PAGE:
By: Dave Astor
Pete Hamill received the Ernie Pyle Lifetime Achievement Award Saturday night at the National Society of Newspaper Columnists (NSNC) conference.
“I’m delighted to win this,” said Hamill, who has written columns for papers such as the New York Post and the New York Daily News, edited the Post and Daily News, and authored a number of fiction and nonfiction books.
He went on to say that “we’re in a time when columnists are needed more than ever. There are huge stories all over the place — two wars, a propaganda machine, and religious people who want us to obey them. The other great story is immigration.”
Elaborating on “propaganda machine,” which apparently referred to the way the Bush administration manages information, Hamill added: “We’re living in an era where b.s. is triumphing, but can’t be allowed to triumph.”
Hamill said he’s not opposed to good conservative commentary, noting that New York Times columnist David Brooks “demonstrates that you can be a conservative without being a nut.” He also praised Times columnists Maureen Dowd and Paul Krugman — contrasting their lively writing with the dull prose of former Times commentator Arthur Krock. “Anyone could start his column, but no one could finish it,” remembered Hamill, as he feigned nodding off at the microphone.
The speaker also cited some of his favorite non-Times columnists — including Jimmy Breslin, the late Murray Kempton, and the late Mary McGrory — and offered a couple of “can’ts” to NSNCers. “You can’t hurt anybody who can’t hurt you back and you can’t make people dumber,” Hamill advised. He also suggested that columnists read all they can, including works of fiction, and watch great journalism movies such as “Deadline USA” with Humphrey Bogart.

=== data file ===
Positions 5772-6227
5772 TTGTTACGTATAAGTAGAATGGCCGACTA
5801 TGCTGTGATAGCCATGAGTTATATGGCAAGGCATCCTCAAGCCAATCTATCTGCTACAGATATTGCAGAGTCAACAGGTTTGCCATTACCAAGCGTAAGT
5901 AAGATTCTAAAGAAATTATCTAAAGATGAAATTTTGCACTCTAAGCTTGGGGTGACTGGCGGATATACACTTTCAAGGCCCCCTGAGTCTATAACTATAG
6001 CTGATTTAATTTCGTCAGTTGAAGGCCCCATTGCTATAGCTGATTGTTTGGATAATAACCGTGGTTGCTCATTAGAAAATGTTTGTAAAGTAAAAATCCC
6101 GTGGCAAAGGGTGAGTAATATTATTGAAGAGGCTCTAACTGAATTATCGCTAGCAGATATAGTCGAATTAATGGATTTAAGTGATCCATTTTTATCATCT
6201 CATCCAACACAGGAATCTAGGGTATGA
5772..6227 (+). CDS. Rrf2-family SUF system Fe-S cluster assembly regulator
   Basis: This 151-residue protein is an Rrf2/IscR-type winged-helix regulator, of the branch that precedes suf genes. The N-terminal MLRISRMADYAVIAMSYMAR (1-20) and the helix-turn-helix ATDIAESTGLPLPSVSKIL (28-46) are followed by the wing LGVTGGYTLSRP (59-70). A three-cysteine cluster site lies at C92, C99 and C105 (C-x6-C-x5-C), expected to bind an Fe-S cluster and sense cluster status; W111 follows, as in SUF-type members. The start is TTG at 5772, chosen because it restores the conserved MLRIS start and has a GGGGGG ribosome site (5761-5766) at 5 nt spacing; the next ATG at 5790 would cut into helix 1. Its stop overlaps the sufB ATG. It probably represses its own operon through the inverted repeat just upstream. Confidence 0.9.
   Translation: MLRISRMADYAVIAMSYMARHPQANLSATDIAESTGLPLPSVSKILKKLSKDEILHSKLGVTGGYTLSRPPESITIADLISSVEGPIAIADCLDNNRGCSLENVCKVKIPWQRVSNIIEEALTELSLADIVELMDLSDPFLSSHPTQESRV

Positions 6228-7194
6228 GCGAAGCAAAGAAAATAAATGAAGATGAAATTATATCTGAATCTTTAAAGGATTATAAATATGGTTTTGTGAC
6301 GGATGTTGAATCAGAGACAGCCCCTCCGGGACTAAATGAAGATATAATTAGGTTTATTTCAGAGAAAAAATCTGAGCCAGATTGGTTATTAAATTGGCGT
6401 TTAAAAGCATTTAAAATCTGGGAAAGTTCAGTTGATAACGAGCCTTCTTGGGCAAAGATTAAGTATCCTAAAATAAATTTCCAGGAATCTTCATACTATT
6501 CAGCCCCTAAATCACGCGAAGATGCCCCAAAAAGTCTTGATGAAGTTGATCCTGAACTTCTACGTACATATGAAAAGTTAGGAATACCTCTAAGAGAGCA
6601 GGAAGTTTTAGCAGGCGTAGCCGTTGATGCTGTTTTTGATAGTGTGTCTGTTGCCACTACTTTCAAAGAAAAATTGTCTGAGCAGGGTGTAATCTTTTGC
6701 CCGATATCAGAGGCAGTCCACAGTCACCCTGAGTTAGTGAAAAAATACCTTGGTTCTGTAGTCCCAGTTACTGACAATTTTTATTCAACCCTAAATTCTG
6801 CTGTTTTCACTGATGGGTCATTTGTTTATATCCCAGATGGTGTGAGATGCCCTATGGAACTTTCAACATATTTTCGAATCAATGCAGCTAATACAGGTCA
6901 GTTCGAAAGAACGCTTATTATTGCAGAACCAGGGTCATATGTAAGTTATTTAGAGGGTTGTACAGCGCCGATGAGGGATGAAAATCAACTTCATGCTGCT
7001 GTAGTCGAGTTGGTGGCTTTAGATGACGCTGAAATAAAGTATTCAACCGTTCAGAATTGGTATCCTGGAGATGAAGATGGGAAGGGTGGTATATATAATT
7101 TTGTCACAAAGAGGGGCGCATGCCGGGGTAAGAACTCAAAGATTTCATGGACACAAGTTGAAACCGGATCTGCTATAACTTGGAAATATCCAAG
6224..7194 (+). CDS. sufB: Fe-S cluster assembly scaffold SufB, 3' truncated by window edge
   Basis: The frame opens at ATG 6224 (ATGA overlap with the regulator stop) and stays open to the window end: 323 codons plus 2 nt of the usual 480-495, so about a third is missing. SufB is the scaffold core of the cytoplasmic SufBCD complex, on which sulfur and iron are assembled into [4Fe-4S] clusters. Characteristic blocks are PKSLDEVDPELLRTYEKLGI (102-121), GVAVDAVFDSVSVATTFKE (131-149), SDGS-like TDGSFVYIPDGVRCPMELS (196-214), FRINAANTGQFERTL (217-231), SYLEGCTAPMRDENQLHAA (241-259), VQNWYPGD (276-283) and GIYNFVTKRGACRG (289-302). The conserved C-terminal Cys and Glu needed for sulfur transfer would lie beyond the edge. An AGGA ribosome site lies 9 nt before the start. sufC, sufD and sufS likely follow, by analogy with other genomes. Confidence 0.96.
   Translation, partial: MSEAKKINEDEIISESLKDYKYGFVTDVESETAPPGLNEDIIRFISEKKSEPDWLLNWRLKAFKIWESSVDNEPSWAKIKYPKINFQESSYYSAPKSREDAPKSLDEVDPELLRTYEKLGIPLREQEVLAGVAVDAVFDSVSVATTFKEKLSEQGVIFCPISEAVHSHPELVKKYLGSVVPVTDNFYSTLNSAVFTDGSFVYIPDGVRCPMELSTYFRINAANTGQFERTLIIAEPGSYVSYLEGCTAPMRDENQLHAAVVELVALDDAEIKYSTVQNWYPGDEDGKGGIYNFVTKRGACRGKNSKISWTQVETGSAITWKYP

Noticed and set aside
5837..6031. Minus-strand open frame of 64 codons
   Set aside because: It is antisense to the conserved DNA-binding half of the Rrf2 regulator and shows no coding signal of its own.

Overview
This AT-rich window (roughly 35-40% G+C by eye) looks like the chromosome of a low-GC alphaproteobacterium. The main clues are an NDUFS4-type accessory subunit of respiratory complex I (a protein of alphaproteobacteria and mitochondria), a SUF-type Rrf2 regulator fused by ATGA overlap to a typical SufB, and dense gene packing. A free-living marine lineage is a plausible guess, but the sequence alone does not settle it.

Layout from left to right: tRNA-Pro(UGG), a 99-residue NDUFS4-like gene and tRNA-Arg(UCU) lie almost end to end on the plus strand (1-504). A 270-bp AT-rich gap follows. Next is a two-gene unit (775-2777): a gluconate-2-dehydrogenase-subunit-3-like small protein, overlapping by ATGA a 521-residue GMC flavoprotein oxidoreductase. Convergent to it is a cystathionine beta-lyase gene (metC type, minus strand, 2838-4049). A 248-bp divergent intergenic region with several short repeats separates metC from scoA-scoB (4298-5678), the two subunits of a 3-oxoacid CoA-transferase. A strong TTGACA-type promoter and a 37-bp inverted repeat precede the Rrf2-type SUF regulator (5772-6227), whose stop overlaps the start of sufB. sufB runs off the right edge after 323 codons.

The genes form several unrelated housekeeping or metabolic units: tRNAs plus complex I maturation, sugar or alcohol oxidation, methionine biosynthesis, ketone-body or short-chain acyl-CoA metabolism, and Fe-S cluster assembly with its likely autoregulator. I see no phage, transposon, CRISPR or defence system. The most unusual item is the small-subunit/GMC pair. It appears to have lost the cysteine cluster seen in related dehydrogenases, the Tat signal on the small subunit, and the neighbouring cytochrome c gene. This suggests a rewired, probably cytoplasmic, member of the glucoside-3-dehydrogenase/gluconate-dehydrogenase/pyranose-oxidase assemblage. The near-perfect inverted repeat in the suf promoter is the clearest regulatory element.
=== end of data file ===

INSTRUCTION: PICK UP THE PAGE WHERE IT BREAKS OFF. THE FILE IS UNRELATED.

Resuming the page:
Moving to a different subject, Hamill said columnists need a certain kind of spouse. “You have to pick your mate carefully,” he said. “They have to understand that if you’re looking out the window, you’re working!”
Hamill was introduced Saturday night by conference host/Fort Worth Star-Telegram columnist Dave Lieber and NSNC President/self-syndicated columnist Suzette Martinez Standring. Lieber said Hamill was the columnist he most admired when he was growing up. “He wrote every column like it was his last,” said Lieber. “He hit hard, threw long, and took chances.” And Standring noted that Hamilll was the “lucky 13th” winner of the NSNC lifetime achievement award, which started in 1993. Some of the previous winners were Herb Caen, Molly Ivins, William Raspberry, David Broder, Richard Reeves, the aforementioned McGrory, Chuck Stone, Andy Rooney, and Steve Lopez.
Hamill also gave a talk earlier on Saturday, as did Washington Post feature writer Wil Haygood.
“As a columnist, the reaction you hope to get from readers is ‘I didn’t know that’ or “I never thought of it that way,'” said Hamill. “If you get either, you’ve succeeded.”
Hamill also advised columnists to avoid “impactism speech,” which is exemplified by the use of impact as a verb.
Haygood said he hesitated to write in the first person until he was working on a book about the street he grew up on in Columbus, Ohio. His editor kept urging him to write more about his interesting family, and Haygood finally “got over that hump of hiding myself” in stories. Haygood, who has also authored three other books, read to the NSNC audience an interesting first-person piece about taking Sammy Davis Jr.’s elderly mother to a play.
The Post writer also said: “There’s so much talk about the threat against the written word. Don’t believe it. They all need us.”
Hamill added: “Newspapers are going to be here a very long time. Television has never been more wretched.”